Unsurprisingly for the time of year, snow is falling with a vengeance in many parts of the northern hemisphere. It may not lie “deep and crisp and even” (in the words of the carol “Good King Wenceslas”), but it is wonderfully picturesque. It used to be thought that the Eskimos (today more properly known as the Inuit) had more words for snow than speakers of other languages. American linguists Benjamin Whorf and Edward Sapir argued that not only does a people’s environment shape their language, but language shapes environment or the way people think about their environment.
No surprise, then, if the Inuit had lots of words for snow. However, it seems that’s not the case. Inuit languages make extensive use of morphemes – bits of words that can be added to a root word to vary its meaning. Linguists have found 15 Inuit root words relating to snow and snowy phenomena, to which the use of morphemes gives greater precision.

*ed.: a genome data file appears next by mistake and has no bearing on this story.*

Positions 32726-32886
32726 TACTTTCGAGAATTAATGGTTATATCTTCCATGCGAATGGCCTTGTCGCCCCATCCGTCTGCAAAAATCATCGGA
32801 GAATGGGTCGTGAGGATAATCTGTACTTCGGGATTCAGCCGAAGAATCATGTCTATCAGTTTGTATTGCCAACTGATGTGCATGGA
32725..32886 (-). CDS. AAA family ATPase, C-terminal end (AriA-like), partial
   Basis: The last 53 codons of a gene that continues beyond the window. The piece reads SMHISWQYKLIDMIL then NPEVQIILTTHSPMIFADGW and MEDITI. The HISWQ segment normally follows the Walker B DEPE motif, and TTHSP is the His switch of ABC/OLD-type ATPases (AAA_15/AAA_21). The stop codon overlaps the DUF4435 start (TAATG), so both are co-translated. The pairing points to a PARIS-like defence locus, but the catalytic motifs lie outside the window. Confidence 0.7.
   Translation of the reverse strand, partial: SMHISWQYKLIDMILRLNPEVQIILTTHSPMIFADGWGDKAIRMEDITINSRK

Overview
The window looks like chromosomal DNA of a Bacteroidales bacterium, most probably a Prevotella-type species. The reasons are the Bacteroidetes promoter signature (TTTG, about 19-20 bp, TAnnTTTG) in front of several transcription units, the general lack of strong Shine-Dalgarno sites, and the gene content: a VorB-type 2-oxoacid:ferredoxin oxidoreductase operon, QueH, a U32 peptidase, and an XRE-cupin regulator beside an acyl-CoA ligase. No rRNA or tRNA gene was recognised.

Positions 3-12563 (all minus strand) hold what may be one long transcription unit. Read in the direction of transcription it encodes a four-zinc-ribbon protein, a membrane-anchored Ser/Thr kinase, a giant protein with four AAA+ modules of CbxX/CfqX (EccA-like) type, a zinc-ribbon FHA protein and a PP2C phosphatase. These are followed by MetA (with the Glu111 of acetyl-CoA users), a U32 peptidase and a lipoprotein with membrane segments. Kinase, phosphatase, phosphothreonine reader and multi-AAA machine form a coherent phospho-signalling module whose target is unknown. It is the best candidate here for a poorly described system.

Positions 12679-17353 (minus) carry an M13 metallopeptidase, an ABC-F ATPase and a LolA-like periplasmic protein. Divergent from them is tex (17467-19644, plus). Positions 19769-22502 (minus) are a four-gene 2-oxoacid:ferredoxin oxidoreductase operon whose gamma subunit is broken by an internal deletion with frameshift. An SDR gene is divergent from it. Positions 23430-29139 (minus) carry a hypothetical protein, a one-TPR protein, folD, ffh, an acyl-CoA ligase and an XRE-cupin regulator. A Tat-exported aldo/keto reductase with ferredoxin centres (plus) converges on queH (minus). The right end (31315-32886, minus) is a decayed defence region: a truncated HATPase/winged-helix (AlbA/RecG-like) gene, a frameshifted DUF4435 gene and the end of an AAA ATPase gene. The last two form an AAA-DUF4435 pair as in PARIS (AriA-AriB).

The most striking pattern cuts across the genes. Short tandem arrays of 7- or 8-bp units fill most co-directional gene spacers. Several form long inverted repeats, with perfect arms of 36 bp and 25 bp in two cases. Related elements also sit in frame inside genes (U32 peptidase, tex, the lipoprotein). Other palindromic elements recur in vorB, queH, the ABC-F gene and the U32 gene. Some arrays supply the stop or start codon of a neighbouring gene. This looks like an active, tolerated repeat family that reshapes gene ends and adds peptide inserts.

The root words describe snow particles (snowflakes, rainy snow, drifting particles, clinging particles), fallen snow (snow on the ground, soft deep snow, crust on fallen snow, fresh snow, snow floating on water), snow formations (snow bank, snow block, snow cornice), and meteorological events (snowstorm, blizzard, severe blizzard).
Why the flurry of interest? This morning delicate, gossamer, fluffy, balletic snow was falling, choreographed by an unseen hand and pirouetting gracefully before coming to rest. I don’t know what the Inuit word for that kind of snow is, but it sure was a joy shifting it!